Should You Buy a House on Contract or Rent to Own?

Should You Buy a House on Contract or Rent to Own?

A common question we hear is “Do you think this seller would sell me their house on contract?” Or another version of this same question, “Is this house available to rent to own?”

If you’ve ever bought a home you know there are several different options to PAY for the home. One way is to purchase the home on contract. To put it simply, the owner of the home is acting as the bank – and giving you a mortgage. But, it’s a short term deal. So, if you have bad credit or other financial issues that might prevent you from getting a loan today – a contract sale might be an option.

Banks are used to taking risks on people and that’s why they have such strict criteria to qualify for a home loan. The situation has to be just right for a seller to sell their house on contract and they’re going to need some assurances that you’re going to make your payments.

They’ll probably want a significant down payment. You can expect them to charge you an interest rate higher than the rates banks charge.

When you buy a house on contract it typically costs more than if you were to get a loan from the bank.

A few years ago, during the recession, we saw more contract sale opportunities than is typical during a good economy. Today’s real estate market is pretty good in comparison, so there’s no real reason why a seller’s house wouldn’t sell. When it does sell, the seller will get their proceeds right now. Maybe the seller needs the money from the sale of their house so they can turn around and buy another house. If they sold on contract they might get some of the proceeds from your down payment, but ultimately they’ll be waiting a couple years until you refinance completely. THEN they’ll finally have access to their proceeds.

You never know what someone’s situation is. Just because they’re a homeowner doesn’t mean that they can sell you their house on contract.

So, a contract sale for a seller in 2018 on a house that could actually sell for market value in a reasonable period of time is probably not the greatest investment.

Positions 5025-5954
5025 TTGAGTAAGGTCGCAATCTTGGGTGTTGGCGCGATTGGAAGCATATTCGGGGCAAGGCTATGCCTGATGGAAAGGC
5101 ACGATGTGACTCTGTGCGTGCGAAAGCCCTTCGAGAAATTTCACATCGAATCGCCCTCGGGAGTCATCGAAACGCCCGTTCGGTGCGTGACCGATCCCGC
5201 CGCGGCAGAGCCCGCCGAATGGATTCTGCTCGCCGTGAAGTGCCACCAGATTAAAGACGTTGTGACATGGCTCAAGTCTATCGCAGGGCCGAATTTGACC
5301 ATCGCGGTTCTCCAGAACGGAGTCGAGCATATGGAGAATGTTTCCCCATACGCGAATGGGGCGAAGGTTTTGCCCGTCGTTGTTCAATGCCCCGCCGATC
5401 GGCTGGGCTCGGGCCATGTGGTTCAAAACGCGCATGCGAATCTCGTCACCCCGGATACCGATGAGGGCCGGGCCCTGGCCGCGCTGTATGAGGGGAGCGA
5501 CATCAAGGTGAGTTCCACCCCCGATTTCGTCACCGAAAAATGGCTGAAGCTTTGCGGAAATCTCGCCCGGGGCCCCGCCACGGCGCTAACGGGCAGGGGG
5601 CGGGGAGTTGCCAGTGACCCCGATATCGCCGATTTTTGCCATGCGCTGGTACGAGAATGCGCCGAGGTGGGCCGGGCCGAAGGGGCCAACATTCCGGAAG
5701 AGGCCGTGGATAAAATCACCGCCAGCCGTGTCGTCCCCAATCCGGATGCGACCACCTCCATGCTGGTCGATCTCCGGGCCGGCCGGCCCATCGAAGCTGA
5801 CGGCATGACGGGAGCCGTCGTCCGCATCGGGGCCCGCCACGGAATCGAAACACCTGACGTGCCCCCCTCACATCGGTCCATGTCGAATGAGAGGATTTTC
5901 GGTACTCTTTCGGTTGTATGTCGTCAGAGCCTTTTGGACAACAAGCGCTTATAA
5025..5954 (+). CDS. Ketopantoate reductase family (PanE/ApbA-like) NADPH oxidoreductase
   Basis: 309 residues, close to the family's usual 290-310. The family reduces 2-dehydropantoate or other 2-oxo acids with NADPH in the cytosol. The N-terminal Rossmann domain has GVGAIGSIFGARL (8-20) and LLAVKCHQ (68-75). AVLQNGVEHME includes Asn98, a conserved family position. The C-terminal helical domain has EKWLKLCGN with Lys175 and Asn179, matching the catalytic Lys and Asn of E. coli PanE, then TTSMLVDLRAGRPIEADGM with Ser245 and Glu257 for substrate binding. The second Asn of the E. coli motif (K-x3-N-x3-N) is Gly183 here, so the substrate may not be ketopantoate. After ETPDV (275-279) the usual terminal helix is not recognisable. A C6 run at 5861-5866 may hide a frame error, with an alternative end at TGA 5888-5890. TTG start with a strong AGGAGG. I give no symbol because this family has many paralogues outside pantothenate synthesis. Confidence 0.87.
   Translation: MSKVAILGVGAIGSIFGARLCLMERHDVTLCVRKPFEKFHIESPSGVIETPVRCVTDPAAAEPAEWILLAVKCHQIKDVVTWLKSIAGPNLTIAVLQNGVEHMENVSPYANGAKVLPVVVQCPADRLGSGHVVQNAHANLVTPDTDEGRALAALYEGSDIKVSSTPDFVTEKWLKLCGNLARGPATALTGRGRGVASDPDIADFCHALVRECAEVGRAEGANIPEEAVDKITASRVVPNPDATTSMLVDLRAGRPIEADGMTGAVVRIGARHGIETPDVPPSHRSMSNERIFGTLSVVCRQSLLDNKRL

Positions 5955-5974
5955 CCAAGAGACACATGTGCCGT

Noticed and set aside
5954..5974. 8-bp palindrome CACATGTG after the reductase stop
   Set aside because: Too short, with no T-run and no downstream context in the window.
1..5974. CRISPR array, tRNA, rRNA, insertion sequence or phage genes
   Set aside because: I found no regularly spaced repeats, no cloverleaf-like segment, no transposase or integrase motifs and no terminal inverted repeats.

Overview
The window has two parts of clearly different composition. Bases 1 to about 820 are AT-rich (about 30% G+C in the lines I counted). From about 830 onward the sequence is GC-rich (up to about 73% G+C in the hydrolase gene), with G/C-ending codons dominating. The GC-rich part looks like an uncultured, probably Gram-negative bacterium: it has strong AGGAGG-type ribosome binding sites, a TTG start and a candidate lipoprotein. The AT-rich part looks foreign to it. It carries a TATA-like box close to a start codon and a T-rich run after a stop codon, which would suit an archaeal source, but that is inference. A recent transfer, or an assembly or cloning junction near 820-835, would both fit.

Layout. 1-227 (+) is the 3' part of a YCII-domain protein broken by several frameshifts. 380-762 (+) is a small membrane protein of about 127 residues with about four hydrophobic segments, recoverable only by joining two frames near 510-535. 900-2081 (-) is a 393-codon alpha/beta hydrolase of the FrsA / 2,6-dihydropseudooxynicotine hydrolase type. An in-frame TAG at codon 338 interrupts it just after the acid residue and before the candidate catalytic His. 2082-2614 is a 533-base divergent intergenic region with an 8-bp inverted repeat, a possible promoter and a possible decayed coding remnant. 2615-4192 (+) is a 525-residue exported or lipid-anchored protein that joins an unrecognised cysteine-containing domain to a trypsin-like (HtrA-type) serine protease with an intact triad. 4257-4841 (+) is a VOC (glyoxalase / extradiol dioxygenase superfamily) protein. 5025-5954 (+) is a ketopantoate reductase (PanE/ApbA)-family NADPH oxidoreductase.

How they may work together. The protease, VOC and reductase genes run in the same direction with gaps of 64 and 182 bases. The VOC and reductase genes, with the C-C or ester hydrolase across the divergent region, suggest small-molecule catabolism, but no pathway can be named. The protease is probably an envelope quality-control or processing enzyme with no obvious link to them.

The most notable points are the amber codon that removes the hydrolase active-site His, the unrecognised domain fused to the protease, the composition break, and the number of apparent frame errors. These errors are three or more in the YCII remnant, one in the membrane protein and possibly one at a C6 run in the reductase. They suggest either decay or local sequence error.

Selling on contract might also be against the terms of the existing mortgage.

Most loans actually require that a homeowner not sell their house on contract. Again, when the economy is not doing well, and houses aren’t selling, then banks are more likely to look the other way. If you’re making your payments and you sold it on contract they’re probably not going to care that much. But technically if you have a loan on the property you’re probably breaking a rule, and that might cause some sellers to hesitate before agreeing to a contract sale.

But let’s just say that seller was open to a contract sale.

So how does that work? Well, first that seller is going to want some money. It’s typical that we see a minimum of a 10 percent down payment when purchasing on contract.

So if a house costs $150,000 that seller is probably going to want at least $15,000.

There are no rules as to how much you have to have. So it’s possible the seller would want $20,000 dollars, or even 20% down payment!

You should expect the seller to want a hefty down payment.

Also that seller is not going to give you free money. A contract seller is probably going to want at least two points on top of today’s interest rate. Again, there are no hard and fast rules so a seller can do whatever they like. They might want even more than two points!

If today’s rate is five percent then a seven percent interest on a contract sale is not unheard of, and they could even say nine percent or 11 percent. They’re the seller so they get to do whatever they want.

Is a contract sale REALLY the solution for you?

A contract sale might make the most sense for you today, but if you haven’t talked to a real estate professional or a mortgage lender, then you may be selling yourself short by not understanding all of the options available to you.

For example, with a credit union you might be able to buy a house with zero percent down. That’s a lot different than a hefty down payment if you’re purchasing on contract. There’s other options where you could get a low down payment, three percent, three and a half percent, five percent of the total cost of the house, and you’re still going to pay a lot less on an interest rate than you would on that contract sale.

So don’t sell yourself short, and decide that you need a contract sale before you’ve actually exhausted all of the options available to you. We’re here to help, so feel free to contact us. You can message us on our Facebook page, or you can e-mail me directly, heather@myrighthouse.com, and we’ll definitely find the house that you’re meant to have.

 

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Heather Wright

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